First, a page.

Wednesday, November 18, 2015

Flight Paths over Miami's Downtown: About 650 Departures per day. By Geniusofdespair

There is No Airplane traffic over my house people are telling me.  
Flight Paths Don't Lie!!

These are maps of departure flights from Miami International Airport's various runways. You know all those new residential units on the River and in Brickell (8,000 being built right now on Brickell) well good luck with the acceleration they have to use to get over your colossal building.

Below is a PDF of 24 hours of flights that took off from MIA on November 4th between NE 50th Street to Vizcaya (East of I95) and I asked for only the noisy ones: the departures. (yes I know there is a typo saying 5th Street). That is why I am saying the windows on the new condos had better be thick, even thicker than hurricane impact.

The noisy cargo planes appear to take off during the night or early morning.  Most of the flight paths follow the River and hit Fisher Island big time. Here is what MIA Noise Abatement had to say:
I am attaching a PDF document which contains 24hrs of east flow departure activity from Miami International Airport (MIA). These departures (approximately 650 of them) are represented by green lines originating the runway at MIA, and as you can see graphically when the airport operates towards the east which is approximately 70 percent of the time all areas east of Biscayne Boulevard between NE 50 Street and Rickenbacker Causeway will experience aircraft overflights.

There may be a few areas 10 to 15 blocks south of the Julia Tuttle Causeway (I-195) and north of downtown Miami that may not experience constant overflights such as the areas depicted by heavy green lines but as you can see between these two areas overflights do occur but not as frequent.
Since the green lines obscure the is one to refer to.
See PDF:

A 20 page PDF for one 24 hour period. What does That tell you?


Anonymous said...

I live on the River. It is a nightmare.

Anonymous said...

Decades ago I lived on 29th street. Around 2 AM the Island cargo planes lumbered low over the house, barely gaining height, all the way to Miami Beach. During the ear deafening noise overhead you could see a long fire streak from the propeller engines tail pipes.
It was always a hart stopper and felt like what it must have been during the Berlin Air-Bridge.

Anonymous said...

Floor to ceiling glass exterior walled condominiums are virtually impossible to soundproof with another laminated glass layer with a separate airspace. Unless they were built existing, the extra panes are too heavy and wouldn't fit through the interior doors. All the companies that do soundproofing do traditional sized sliding doors and smaller windows. I do know Miami Beach hasn't had an enforceable noise code for over twenty years. They cover up their noise problems using subjective noise ratings which can not hold up in a court of law. I'm assuming Miami doesn't have a noise code which is enforceable either and the residents are going to barking up a tree that doesn't even exist.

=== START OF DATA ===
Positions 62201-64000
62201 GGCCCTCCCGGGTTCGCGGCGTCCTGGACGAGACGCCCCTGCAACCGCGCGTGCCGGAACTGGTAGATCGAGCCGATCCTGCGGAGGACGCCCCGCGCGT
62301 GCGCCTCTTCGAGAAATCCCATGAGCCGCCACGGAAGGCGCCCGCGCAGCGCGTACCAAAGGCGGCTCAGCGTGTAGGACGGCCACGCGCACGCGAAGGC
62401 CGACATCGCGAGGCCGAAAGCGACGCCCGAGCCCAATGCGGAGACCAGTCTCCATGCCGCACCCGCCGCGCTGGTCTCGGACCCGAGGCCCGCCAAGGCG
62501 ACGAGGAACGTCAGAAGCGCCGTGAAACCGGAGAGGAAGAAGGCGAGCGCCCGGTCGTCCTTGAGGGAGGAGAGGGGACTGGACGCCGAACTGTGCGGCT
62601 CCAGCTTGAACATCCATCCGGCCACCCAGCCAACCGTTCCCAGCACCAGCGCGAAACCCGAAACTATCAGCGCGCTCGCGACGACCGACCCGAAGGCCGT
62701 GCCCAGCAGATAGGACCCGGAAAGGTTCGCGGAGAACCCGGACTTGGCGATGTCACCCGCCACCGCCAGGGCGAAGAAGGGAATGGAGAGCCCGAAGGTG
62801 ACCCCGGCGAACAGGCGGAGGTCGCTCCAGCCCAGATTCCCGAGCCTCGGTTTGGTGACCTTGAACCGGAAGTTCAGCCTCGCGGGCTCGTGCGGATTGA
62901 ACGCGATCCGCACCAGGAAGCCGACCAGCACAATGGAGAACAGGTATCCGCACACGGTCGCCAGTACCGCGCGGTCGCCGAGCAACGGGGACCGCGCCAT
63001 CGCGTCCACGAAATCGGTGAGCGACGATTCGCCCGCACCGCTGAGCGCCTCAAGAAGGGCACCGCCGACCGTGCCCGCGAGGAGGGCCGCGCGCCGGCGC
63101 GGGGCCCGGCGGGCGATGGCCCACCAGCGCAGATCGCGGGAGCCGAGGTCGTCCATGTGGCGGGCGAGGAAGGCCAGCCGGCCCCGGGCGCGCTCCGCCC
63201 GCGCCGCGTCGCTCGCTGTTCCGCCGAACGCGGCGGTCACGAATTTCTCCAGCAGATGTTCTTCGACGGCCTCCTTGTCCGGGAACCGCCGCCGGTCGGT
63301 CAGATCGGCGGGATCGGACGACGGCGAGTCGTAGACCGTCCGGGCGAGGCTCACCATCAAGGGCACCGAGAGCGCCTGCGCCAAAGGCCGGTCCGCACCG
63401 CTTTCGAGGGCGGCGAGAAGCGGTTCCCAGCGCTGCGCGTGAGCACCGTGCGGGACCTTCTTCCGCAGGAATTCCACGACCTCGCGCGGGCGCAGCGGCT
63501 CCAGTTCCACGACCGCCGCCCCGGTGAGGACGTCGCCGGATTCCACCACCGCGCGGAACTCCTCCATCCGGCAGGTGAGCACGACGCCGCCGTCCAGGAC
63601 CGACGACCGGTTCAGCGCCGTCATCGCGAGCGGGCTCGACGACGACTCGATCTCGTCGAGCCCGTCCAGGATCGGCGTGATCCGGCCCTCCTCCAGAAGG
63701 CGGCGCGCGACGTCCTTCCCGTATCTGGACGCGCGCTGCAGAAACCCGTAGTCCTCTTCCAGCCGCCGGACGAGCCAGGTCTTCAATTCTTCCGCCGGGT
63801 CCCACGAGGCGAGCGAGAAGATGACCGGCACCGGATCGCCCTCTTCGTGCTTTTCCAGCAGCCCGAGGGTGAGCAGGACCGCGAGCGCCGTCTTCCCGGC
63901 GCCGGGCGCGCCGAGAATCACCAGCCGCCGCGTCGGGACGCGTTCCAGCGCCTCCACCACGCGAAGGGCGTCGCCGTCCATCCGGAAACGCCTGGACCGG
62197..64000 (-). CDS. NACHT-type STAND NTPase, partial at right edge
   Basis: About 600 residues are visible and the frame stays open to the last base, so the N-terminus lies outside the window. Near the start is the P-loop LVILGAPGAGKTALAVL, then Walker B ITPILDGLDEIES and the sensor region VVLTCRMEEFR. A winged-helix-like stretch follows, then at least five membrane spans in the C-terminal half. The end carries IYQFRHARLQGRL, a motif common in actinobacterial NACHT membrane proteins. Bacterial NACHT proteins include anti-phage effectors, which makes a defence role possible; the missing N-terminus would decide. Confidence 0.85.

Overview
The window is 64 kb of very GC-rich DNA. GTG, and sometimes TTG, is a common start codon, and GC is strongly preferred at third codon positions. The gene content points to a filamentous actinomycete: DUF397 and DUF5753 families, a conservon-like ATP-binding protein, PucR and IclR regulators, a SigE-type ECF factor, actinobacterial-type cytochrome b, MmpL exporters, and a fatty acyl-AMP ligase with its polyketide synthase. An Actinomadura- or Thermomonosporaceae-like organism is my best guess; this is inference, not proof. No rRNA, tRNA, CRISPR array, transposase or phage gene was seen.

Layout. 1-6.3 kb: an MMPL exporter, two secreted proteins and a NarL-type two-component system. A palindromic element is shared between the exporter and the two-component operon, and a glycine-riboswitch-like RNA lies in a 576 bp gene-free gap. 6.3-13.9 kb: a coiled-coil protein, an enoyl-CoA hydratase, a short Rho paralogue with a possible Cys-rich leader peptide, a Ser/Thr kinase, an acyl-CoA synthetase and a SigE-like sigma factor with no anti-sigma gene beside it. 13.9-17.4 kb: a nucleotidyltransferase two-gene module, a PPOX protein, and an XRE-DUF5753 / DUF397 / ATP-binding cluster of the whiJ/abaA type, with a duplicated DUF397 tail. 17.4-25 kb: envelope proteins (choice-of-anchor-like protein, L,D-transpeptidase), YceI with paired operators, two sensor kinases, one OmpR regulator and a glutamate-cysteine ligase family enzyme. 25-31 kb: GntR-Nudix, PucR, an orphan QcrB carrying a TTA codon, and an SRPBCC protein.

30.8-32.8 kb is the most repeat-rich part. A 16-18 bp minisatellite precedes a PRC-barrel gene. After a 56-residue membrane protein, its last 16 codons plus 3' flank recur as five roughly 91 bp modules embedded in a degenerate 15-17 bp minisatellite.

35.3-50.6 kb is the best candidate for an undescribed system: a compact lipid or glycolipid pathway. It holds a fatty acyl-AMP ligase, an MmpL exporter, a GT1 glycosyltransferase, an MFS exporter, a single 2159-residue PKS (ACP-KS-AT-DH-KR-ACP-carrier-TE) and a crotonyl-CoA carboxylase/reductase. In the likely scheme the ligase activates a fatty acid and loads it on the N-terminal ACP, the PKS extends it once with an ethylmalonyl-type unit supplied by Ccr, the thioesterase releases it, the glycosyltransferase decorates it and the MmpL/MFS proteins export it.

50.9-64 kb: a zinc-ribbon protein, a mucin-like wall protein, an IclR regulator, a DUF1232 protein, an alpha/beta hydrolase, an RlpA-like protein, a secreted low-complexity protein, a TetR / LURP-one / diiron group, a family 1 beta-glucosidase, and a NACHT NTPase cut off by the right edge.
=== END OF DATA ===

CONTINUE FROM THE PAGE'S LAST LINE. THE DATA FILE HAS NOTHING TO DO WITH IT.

Anonymous said...

like I commented in last week, where I live in the roads its a nightmare when we get a northerly wind, so every cold front or change of wind direction brings the arrivals over our neighborhood.
I don't give a damn about good windows, I live in my backyard those months and its absolute hell. The PDF file here only refers to as we say here-- "deparshures" --but I am going to hunt down the arrivals which make life hell when the wind blows from the north.
thanks for bringing up this issue.

Geniusofdespair said...

You are getting the DEPARTURES when the wind changes. Landing planes make little noise.

Anonymous said...

Noise, no problem. Let's talk about the toxic particulate matter from the exhaust!

Plane Exhaust Kills More People Than Plane Crashes
Toxic pollutants kill at least ten thousand annually, study says.

Planes' exhaust could be harming communities up to 10 miles from LAX

Had a friend who lived in Roads/Brickell area under flight paths. Rooftop pool had a black dust of plane exhaust.

Anonymous said...

no they are arrivals, coming in from over the causeway, they are descending in altitude most def.

come over for a pot of curry and a couple beers and I will show you, for real-- dec/January when theres a couple of cold days in a row, every 10 seconds, coming in

Anonymous said...

If the wind is blowing towards the Northwest the plane takes off Northwest. Most of the time our planes take off Easterly.

Zwoman said...

MIA is in the center of a very dense population, overbuilt most would say. I don't see that there is any solution to this problem unless you move MIA to the everglades. And that will not happen. Don't buy/rent a home in the flight path. Problem solved.

Anonymous said...

The article's statement that the runway charges being cheaper at night is absolute BS and I'd like to know what your source for it is. The airport charges fees for landings, concourse fees, jetbridge fees, cargo position parking fees, etc. The fees are the same regardless of time of day and there is no such thing as a runway takeoff fee. Some cargo airlines have operated at night for decades but cargo flights operate all hours of the day. The airport's rates and charges start on page 12a (real page #18) at the below link:

Folks who move into areas under existing flight paths and then complain about the airport and the noise are downright stupid and others have no sympathy whatsoever for them. Don't even think that the FAA will change existing flight paths to overfly currently unaffected areas. Miami is fortunate to have a close-in major airport and it's been there since 1928, long before developers came up with the awful greedy idea of building ugly condos to dominate our once beautiful landscape.

Carol Lacayo said...

Do you have a flight path map of the west of the airport